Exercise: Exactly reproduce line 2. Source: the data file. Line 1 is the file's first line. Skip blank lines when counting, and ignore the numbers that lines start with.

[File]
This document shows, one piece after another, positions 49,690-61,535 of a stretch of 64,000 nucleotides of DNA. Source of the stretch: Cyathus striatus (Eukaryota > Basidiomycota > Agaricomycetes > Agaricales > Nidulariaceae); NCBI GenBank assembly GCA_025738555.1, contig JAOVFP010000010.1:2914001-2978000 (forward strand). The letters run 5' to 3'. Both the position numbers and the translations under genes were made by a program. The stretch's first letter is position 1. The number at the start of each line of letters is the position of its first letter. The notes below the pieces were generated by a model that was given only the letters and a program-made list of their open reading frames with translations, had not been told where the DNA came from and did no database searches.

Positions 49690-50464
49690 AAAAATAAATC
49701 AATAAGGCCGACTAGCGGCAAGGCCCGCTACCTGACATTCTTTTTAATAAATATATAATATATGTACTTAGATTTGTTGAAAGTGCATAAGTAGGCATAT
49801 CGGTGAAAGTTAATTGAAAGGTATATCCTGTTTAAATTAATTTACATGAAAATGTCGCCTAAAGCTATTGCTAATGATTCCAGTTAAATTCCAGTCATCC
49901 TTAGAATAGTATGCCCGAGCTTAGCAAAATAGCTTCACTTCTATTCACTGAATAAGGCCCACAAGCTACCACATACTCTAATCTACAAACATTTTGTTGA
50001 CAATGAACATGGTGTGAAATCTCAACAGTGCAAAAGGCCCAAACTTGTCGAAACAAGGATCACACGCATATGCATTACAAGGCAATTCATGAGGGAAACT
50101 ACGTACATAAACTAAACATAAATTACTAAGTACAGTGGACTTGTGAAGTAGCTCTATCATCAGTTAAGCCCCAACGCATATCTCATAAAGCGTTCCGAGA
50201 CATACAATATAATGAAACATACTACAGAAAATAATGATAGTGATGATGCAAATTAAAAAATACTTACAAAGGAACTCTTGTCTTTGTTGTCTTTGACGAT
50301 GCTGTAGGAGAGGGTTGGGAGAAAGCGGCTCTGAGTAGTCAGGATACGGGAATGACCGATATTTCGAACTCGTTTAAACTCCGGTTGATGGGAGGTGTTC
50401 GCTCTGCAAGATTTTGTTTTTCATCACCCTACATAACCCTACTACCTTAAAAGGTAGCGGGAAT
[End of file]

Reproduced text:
Positions 49690-50464